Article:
BEARDFISH - Destined Solitaire

Beardfish - Destined Solitaire

9 songs
76:49 minutes
***** ****


While some bands take ages to release a new record, Swedish prog rockers Beardfish must have been suffering from hyperactivity syndrome. After their self-released double album The Sane Day from 2006, they signed to InsideOut where they released the two parted Sleeping In Traffic in the following years. Now, again only one year later, they are back with Destined Solitaire, which this time is only a one-disc album and doesn’t contain any half hour epics anymore. Does this mean that Beardfish have become negligent?

I prefer to believe that the quartet is concentrating its energies on more concise songwriting, although the new CD is still filling its capacity to the maximum with a running time of nearly seventy-seven minutes, and six of the nine tracks still between eight and fifteen minutes long.

Destined Solitaire begins with the six minute long instrumental Awaken The Sleeping, an ideal start that shows immediately that the Swedes play their prog rock without a hindering seriousness, instead opting for a playfulness that is closer to Frank Zappa and Samla Mammas Manna. This is followed by the eleven minute long title track, a rollicking tour de force through many different genres. Even some death grunts can be made out. Until You Comply (including Entropy) stretches their modus operandi into a quarter hour long full of the most unexpected twists and turns. It’s here at the latest where you’ll notice how Beardfish combine the retro sounds of progressive rock with the storytelling characteristics of musicals. That they can as well write short songs can be heard on In Real Life There Is No Algebra, distilling their uplifting sound into a radio airplay compatible length. Apart from the strange two minute collage At Home… Watching Movies, the remaining material consists only of longer tracks, where especially the melancholic Coup De Grāce knows how to stir my soul.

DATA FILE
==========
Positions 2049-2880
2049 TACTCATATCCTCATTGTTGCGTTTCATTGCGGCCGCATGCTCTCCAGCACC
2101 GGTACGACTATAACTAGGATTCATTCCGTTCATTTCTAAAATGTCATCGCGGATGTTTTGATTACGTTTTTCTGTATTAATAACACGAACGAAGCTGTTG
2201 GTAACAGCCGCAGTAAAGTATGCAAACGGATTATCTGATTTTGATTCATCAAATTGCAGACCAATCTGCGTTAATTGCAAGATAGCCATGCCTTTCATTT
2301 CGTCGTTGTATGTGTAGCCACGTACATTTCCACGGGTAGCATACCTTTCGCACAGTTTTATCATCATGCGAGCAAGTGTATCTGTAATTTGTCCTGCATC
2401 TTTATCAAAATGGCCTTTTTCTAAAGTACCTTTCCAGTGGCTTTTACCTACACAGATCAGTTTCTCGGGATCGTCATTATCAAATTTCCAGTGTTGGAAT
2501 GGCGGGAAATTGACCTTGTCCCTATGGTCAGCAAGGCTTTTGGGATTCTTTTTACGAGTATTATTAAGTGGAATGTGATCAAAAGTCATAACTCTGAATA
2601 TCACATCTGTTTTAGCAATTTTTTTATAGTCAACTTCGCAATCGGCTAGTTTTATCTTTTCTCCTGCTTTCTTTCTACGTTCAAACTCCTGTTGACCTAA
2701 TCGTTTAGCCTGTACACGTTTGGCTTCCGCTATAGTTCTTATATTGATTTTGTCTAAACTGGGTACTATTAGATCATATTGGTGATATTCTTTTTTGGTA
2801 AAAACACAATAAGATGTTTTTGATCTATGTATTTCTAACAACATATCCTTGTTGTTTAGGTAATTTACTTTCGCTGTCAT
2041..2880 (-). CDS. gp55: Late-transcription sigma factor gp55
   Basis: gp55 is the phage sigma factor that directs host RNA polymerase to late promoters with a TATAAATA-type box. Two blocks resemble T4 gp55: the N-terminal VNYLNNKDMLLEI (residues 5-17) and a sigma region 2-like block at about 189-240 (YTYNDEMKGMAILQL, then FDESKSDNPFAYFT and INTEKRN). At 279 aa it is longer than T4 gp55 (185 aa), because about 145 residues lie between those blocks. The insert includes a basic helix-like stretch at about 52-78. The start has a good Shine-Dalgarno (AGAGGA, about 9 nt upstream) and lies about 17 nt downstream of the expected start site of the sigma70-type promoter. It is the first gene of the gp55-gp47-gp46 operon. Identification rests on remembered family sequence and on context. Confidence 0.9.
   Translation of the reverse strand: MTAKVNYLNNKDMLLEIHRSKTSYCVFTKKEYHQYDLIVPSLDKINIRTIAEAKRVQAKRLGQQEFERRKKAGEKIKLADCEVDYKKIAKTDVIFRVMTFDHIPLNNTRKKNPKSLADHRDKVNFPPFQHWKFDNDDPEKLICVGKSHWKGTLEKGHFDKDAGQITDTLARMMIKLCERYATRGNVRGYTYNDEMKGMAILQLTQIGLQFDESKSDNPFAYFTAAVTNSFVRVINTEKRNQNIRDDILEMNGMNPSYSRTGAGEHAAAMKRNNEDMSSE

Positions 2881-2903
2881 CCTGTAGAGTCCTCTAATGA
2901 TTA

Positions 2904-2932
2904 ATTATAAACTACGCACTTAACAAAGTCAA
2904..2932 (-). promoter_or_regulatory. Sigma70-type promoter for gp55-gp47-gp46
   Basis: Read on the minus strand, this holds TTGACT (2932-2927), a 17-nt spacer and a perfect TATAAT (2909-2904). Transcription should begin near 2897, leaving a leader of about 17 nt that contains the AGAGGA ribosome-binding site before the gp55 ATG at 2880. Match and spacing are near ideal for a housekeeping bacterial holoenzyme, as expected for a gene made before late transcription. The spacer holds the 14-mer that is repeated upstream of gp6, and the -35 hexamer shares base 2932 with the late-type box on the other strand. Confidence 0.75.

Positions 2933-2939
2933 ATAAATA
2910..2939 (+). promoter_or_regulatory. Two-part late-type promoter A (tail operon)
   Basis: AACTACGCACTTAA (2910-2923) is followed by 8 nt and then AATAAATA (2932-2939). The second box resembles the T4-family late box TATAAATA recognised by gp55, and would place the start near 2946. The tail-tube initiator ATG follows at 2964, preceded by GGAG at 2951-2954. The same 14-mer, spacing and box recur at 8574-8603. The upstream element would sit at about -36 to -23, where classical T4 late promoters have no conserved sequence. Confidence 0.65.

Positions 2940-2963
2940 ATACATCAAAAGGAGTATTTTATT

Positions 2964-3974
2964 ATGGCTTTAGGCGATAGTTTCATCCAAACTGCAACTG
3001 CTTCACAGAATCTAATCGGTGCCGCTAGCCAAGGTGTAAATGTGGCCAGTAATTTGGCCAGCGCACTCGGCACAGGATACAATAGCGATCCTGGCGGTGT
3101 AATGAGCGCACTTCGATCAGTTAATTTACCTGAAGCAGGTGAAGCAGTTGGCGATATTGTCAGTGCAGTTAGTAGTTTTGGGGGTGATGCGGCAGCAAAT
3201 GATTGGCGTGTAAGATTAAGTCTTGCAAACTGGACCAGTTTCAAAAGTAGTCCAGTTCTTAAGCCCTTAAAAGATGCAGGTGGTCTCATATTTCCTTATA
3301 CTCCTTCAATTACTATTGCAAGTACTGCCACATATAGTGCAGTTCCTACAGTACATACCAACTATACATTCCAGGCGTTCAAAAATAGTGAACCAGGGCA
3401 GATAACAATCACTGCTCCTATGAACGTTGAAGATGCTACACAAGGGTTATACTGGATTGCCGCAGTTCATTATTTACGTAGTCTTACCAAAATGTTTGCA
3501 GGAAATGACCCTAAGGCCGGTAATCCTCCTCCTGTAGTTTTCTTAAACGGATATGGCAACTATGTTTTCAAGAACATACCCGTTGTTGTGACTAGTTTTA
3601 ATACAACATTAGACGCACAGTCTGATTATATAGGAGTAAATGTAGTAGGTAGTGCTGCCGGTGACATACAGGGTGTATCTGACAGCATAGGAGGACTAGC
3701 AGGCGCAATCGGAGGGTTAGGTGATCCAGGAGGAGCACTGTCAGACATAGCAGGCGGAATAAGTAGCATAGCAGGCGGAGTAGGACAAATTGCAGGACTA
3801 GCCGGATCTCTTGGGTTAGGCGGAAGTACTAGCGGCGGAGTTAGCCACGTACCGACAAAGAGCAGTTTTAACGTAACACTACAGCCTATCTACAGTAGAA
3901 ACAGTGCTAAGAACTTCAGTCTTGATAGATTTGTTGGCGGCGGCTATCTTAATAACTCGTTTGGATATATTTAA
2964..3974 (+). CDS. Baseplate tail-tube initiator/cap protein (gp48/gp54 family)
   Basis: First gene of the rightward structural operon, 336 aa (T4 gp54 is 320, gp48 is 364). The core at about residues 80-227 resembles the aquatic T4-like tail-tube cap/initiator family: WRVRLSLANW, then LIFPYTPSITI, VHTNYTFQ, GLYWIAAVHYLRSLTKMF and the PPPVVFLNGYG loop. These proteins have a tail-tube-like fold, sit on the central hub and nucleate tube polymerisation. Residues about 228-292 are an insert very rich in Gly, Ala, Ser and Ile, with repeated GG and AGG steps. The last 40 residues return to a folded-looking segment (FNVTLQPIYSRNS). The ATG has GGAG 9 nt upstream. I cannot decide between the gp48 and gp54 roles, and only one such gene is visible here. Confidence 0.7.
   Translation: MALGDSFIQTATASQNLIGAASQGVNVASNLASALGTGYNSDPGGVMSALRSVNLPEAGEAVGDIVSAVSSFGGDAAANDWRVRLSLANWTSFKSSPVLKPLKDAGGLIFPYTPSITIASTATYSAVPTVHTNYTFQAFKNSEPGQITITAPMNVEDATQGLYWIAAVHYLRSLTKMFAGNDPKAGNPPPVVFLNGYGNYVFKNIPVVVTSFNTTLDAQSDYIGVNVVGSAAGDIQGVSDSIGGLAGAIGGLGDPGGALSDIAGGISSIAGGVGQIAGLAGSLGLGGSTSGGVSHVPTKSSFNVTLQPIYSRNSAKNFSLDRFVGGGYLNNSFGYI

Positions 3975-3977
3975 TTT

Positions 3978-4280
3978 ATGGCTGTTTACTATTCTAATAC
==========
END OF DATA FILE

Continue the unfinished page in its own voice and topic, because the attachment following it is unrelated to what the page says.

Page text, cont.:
Despite a very busy release schedule, Beardfish still manage to improve. Destined Solitaire takes the virtues from their past and at the same time abandons their folie de grandeur. You don’t get a double album or half hour epics this time, but this still very long album manages, especially during the first half, to offer some of the most entertaining progressive rock available right now. Instead of falling into the trap of sounding as earnest as the genre is often criticised, Beardfish prove that with a healthy dose of humour, this genre can still raise an eyebrow or two. Let’s hope that their target audience will share this view and help them to become as famous as they actually deserve to be.

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